For PT. 1 see HERE.
Over the last 6 years (barring the gaming break during COVID), I’ve had a chance to really experiment with high level gameplay via my “Legends of Shadow World” and another adventure I’m testing that also takes place on Charon.
Part of that game testing was introducing hard rules for Ascendancy that I was pondering back during that blog post in 2017. I think that post covered most of my thoughts, but there are really two parts to this:
- Additional vested powers that are gained at higher levels.
- The ability for characters (PCs or NPCs) to gain worshippers.
I’m still playing around with #2, but I’ve started instituting some specific benefits per #1. I’m generally starting these at Lvl 20, but I may bump that up to 25th lvl. Here are a few benefits that we’ve tried:
- Character is treated as +1 size.
- Stun reduction
- Magical resistance
- Disease & Poison resistance
- Essaence sensitivity
- Inherent spell ability (as appropriate)
- Acute senses
- Heroic stat gain
Of course one obvious benefit is that this helps the disparity between casters and non-casters at higher levels. It also helps the “drudgery” of high level advancement where the marginal increase to skill ability is di minimis.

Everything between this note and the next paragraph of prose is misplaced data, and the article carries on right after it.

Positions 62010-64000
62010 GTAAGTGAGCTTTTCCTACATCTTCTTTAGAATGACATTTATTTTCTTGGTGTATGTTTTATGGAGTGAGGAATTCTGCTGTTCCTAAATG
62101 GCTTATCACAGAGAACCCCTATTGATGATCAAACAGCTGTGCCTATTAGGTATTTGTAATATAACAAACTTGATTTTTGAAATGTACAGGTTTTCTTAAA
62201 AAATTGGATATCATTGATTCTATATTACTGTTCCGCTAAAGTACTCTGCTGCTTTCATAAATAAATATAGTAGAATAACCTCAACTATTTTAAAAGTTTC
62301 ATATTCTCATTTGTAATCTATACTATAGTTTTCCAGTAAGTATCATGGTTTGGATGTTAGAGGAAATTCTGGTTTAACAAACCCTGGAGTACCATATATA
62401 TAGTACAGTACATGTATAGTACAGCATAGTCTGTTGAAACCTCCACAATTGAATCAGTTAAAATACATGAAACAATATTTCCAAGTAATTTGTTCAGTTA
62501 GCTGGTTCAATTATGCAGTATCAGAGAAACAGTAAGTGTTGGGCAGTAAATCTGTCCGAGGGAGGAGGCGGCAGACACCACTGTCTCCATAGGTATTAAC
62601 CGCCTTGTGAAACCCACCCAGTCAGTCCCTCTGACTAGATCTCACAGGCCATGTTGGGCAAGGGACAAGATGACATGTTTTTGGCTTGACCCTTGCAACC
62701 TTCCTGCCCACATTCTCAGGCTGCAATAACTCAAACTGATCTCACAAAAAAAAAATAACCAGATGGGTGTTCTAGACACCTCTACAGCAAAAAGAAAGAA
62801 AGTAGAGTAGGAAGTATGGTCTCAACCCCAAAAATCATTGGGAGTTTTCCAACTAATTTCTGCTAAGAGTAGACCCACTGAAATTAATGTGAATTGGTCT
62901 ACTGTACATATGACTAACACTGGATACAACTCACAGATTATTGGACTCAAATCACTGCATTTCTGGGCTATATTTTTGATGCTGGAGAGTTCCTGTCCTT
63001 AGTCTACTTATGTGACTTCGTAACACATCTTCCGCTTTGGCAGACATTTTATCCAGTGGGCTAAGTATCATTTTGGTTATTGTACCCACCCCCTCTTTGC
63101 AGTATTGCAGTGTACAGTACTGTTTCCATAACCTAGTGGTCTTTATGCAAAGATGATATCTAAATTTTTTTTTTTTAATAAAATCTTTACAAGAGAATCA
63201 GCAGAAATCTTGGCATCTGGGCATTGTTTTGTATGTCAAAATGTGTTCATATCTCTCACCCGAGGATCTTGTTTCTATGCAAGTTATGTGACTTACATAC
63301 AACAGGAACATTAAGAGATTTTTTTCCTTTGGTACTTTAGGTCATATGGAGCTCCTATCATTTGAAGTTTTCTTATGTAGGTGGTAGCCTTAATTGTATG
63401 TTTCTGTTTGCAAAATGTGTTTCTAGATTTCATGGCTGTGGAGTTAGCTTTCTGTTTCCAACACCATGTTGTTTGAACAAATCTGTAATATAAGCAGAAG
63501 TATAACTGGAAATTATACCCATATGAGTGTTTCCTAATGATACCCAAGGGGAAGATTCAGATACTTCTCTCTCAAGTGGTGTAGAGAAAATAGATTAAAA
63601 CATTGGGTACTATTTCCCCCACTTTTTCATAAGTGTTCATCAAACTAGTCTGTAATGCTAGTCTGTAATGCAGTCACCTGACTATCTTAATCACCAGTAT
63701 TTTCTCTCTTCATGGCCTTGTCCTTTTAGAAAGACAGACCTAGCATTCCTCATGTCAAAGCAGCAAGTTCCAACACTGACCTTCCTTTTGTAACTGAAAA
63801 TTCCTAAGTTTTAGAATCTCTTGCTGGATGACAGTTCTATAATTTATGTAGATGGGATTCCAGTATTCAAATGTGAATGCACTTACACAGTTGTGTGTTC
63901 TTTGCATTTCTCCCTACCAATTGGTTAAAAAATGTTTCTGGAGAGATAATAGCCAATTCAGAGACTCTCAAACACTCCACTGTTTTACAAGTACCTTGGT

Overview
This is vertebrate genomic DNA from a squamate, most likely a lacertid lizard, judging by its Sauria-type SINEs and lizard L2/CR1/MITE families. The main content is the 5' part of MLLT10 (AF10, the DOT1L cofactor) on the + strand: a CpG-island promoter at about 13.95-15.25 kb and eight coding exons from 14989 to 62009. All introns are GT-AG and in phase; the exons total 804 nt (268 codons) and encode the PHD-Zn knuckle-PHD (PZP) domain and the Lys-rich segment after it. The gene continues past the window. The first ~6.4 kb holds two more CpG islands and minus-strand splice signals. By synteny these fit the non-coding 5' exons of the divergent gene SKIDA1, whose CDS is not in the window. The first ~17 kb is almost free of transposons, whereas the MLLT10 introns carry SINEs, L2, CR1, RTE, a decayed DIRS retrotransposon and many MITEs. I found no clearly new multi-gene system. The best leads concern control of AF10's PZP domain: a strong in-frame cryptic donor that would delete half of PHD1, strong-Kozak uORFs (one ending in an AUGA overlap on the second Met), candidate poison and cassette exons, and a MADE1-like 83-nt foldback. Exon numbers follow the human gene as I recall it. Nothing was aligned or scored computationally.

I don’t see this as a rule change for Rolemaster, instead I see this a natural progression of Terry’s implied rule setting in Shadow World. SW already “bent” the rules for multi-classing, clearly needs a benefit for ascension to local God hood, and in general SW is seen as a high-level setting. Ascendancy provides a new paradigm for high level adventuring, not unlike the 1983’s D&D Immortals supplement and can make high level Shadow World “post-level” in some aspects.
Would this differentiate Shadow World even more? Provide a different style and purpose of play at higher levels? What other game systems include rules for ascension?